MILLEDGEVILLE — Student enrollment at the local Central Georgia Technical College campus is slightly higher this semester, but the numbers are lower than anticipated.
The additional academic space created by the new Center for Health Sciences facility coupled with the introduction of new associate degree courses generated higher, more promising projections.
Student enrollment is at 541 for fall semester at the local campus.
“Enrollment should’ve been a couple more hundred students than that. I had hoped for at least 600 credit students this fall. With 541 students, that’s about 53 more students from last fall,” said Hank Griffeth, CGTC vice president of satellite operations. “The associate degree level classes filled up quickly and have remained full, but the diploma and certificate level classes appear to have waned a little bit. The associate degree level courses we haven’t offered in the past due to space did start this semester, which are basically our hard science courses. We were able to start those because they are individual courses and not complete programs.”
Griffeth said one of the reasons enrollment did not increase as anticipated this semester is due to program introduction delays resulting from the CGTC merger with Middle Georgia Technical College.
“The new complete programs we’re going to have in this building did not start because of what we’re having to do with SACS (Southern Association of Colleges and Schools) due to the merger [with Middle Georgia Technical College]. We had to provide SACS with a new prospectus stating information about the college merger and that it was going to be what SACS terms as substantive change,” Griffeth said. “The prospectus basically takes a snapshot of the program at the time overall, and until COC (Commission on Colleges) reaffirms our accreditation based on the information in our prospectus, we can’t enroll students in new programs.”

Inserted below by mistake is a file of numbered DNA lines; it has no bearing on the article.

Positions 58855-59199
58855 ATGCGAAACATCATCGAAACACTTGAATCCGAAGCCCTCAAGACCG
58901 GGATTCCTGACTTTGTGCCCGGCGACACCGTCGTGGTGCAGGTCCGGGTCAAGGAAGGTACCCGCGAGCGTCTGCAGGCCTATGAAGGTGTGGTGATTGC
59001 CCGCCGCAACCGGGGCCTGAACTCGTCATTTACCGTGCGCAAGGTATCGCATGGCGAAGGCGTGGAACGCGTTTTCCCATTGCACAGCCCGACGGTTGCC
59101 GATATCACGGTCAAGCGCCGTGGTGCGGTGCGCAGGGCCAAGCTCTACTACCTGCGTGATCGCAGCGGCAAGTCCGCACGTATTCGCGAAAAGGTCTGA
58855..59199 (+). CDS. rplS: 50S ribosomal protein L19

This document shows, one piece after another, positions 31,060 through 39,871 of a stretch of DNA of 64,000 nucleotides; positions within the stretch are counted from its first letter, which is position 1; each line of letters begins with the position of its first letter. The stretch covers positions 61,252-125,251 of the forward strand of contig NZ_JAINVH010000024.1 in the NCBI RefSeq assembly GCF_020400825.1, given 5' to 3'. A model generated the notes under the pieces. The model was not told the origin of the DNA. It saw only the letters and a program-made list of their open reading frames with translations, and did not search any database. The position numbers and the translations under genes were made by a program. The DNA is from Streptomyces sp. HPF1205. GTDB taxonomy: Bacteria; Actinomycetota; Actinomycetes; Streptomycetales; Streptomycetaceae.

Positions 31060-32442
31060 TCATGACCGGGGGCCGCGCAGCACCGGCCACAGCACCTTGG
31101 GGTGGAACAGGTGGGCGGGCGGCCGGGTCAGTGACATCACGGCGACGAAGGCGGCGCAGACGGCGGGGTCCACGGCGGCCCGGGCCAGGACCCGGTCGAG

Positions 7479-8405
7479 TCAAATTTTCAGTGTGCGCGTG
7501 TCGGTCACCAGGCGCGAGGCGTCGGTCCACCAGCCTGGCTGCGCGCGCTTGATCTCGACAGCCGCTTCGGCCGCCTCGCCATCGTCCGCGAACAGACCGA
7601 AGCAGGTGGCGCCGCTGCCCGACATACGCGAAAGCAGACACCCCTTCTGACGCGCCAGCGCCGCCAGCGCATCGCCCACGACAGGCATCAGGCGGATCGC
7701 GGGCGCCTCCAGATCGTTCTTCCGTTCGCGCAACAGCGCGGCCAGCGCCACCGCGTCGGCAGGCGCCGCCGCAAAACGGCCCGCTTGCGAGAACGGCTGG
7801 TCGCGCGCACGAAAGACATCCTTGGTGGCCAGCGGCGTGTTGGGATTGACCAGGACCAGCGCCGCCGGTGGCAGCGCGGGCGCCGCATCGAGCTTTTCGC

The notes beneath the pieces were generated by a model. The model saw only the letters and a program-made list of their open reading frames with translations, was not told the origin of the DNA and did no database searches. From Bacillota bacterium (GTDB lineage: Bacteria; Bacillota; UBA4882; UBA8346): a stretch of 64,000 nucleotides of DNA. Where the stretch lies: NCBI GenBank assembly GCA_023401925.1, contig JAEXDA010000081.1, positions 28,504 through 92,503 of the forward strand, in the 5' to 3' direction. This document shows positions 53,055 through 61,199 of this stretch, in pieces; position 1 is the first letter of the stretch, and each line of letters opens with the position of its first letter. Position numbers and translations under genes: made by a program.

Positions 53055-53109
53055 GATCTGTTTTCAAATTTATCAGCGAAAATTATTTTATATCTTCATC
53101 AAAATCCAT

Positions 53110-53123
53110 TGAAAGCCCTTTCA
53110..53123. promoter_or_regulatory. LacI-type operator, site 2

The CGTC-MGTC merger became effective July 1.
Griffeth said a prospectus was delivered to SACS by mid-July. A SACS team is slated to visit the local CGTC campus in November to evaluate the school for initial accreditation as an official merged institution.
“How that relates to our programs here is we’re not allowed to enroll students [into new programs] prior to that occurring,” Griffeth said. “With the new building opening, the merger happening and program development, while the timing is unfortunate, the merger was not a predictable piece when the building was planned or even during the construction of the building. It was pretty much unavoidable once the merger process started.”
Starting in January, new programs will be offered to students at the local campus, including pharmacy technology and clinical laboratory technology. The neuromuscular therapy and health care specialist classes will be offered for the first time at CGTC.
“It’s a typical trend to have lower enrollment in the spring than in the fall semester, but I’m hoping that trend will be bumped next semester at this campus,” Griffeth said. “The associate degree level anatomy and physiology classes we’re running is the first of a two-part sequence, so that will keep new students here. We will also have completely new programs, so I’m anticipating higher enrollment in spring than we did for the fall. New programs would’ve helped maximize enrollment this semester.”
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